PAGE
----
Taoiseach met Denis O’Brien at Davos

Leo Varadkar tells Dáil of informal discussion with businessman

Former British prime minister Tony Blair and EU parliament Brexit negotiator Michel Barnier; were among those Taoiseach Leo Varadkar (pictured) had informal meetings with at Davos.   Photograph: Gareth Chaney/Collins.

Former British prime minister Tony Blair and EU parliament Brexit negotiator Michel Barnier; were among those Taoiseach Leo Varadkar (pictured) had informal meetings with at Davos. Photograph: Gareth Chaney/Collins.

 

Businessman Denis O’Brien was among those Taoiseach Leo Varadkar met while at the World Economic Forum in Davos, Switzerland recently.

Mr Varadkar gave the Dáil details of events he attended and people he met formally at scheduled events while on his first visit as Taoiseach to the forum.

He also listed the people he met informally who included Mr O’Brien; former British prime minister Tony Blair; EU parliament Brexit negotiator Michel Barnier; former United Nations secretary general Kofi Annan; Argentinian president Mauricio Macri and Slovenian prime minister Miro Cerar.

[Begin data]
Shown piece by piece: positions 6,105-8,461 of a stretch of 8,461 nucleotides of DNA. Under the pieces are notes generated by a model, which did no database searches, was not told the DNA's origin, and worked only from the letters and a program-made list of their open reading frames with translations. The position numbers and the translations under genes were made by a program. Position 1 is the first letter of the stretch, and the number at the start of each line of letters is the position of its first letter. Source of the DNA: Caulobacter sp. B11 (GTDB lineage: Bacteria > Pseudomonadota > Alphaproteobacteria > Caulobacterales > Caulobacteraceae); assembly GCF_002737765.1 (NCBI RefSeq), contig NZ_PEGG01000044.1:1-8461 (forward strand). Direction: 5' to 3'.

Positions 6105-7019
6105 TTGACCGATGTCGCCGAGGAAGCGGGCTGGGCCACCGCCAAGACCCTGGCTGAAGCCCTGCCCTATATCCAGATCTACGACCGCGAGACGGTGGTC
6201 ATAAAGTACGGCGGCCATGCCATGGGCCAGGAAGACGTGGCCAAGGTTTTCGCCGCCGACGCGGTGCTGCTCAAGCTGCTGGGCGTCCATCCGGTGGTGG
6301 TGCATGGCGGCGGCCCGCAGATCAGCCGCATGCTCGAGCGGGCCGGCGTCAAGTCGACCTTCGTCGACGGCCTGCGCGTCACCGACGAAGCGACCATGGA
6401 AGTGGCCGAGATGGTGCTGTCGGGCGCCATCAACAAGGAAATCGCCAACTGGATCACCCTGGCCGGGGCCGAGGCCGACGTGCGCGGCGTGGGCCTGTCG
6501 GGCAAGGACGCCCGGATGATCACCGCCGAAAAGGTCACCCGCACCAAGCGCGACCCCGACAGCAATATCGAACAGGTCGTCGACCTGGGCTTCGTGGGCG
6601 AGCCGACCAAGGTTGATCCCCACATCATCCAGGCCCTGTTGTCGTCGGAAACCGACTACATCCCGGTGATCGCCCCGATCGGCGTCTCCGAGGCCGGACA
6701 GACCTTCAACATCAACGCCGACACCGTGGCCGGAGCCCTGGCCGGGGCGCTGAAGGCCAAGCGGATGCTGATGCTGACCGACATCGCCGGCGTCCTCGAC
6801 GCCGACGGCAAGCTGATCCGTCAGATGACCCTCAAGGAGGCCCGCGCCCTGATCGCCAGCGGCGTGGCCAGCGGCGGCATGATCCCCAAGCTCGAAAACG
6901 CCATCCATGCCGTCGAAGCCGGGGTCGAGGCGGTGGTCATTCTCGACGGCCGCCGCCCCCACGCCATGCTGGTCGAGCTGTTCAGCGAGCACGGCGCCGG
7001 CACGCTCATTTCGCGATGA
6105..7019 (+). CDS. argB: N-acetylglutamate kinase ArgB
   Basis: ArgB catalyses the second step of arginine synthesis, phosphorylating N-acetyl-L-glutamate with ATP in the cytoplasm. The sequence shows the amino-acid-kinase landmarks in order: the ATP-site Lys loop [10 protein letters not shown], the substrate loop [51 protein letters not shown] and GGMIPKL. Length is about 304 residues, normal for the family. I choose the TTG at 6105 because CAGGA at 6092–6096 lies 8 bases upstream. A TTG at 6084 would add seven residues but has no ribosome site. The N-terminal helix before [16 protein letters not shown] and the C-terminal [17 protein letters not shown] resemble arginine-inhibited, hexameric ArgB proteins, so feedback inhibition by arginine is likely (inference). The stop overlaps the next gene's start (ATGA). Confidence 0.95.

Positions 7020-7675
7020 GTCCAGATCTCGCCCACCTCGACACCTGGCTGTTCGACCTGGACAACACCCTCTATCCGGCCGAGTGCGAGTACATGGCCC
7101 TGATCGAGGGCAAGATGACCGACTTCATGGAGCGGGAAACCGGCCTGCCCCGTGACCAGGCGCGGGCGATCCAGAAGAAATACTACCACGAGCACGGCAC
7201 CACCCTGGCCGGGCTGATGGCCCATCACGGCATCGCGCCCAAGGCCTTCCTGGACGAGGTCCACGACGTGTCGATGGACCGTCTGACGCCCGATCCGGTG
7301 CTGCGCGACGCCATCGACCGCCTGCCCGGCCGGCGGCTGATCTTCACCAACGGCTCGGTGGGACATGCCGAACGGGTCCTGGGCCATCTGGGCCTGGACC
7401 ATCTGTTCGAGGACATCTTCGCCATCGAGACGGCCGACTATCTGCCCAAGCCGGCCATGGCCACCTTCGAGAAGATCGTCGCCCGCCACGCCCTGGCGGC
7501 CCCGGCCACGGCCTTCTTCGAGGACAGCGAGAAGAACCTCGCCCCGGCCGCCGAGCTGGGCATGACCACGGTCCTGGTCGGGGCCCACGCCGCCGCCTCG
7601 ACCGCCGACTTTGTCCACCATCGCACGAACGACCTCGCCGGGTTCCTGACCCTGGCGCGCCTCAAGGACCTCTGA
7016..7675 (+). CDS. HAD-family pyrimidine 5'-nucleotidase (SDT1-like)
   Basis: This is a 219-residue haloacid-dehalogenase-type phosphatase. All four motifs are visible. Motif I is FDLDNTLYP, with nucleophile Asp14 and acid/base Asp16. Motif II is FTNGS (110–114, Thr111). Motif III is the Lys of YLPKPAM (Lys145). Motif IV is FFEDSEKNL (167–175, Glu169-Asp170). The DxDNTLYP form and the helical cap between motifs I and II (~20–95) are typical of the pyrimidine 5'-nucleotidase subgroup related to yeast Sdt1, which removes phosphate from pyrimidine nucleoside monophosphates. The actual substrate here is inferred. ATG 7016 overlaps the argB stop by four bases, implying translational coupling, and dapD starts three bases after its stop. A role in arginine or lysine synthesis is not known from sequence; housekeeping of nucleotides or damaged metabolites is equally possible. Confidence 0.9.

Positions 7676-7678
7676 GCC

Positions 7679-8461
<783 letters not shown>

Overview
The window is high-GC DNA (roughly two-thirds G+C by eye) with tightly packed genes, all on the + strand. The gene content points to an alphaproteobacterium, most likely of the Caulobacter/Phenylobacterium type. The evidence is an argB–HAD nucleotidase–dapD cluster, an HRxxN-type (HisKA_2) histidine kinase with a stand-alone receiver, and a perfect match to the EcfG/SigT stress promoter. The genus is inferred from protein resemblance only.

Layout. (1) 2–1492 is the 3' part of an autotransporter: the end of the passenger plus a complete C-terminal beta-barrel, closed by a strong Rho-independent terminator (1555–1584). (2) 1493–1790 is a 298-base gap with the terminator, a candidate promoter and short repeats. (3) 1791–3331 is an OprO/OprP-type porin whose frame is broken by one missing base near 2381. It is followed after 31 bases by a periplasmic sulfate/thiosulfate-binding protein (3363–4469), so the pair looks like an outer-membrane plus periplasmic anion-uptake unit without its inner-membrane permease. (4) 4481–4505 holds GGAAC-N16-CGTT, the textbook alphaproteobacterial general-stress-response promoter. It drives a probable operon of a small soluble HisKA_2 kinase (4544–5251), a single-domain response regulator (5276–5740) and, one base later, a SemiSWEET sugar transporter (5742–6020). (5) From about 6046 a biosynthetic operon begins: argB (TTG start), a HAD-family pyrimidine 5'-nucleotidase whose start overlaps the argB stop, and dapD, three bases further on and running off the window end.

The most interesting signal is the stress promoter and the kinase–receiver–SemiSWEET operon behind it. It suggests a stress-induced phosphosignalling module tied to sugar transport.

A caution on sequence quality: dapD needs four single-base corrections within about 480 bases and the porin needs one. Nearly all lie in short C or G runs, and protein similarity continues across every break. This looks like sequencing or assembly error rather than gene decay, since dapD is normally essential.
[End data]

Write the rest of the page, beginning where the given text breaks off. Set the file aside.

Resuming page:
The Taoiseach said he also attended the closing address at the Davos forum by US president Donald Trump.

Fianna Fáil leader Micheál Martin asked Mr Varadkar if he met those people collectively or separately. “What was the subject matter of the conversations where Ireland is concerned and indeed generally?” he asked.

Solidarity TD Paul Murphy referred to the Oxfam report that the “top 1 per cent had 82 per cent of all the wealth generated globally last year while the bottom 50 per cent, 3.7 billion people, got nothing”.

He too expressed interest in Mr Varadkar’s meetings, specifically the content of the Taoiseach’s discussion at the “impromptu meeting he had with our 1 per cent Mr Denis O’Brien who was not there for no reason. He was there for economic reasons and to maximise profit through political influence.”

The Taoiseach had a number of pre-scheduled meetings including one with Facebook chief executive Sheryl Sandberg.

Labour finance spokeswoman Joan Burton then asked about that discussion and said she did not believe Facebook was doing enough to try to reduce destructive speech about democracies, what she referred to as “Trump-speak”, and the “personal trolling of many people involved in democratic politics”.

Mr Varadkar answered the question about Ms Sandberg but not about his meeting with Mr O’Brien or any of the other informal contacts.

He said they principally discussed the operations of Facebook in Ireland, which is expanding and will take on a few hundred extra people in particular in the East Wall area of Dublin.

“We discussed how more could be done to protect social media users, particularly children.”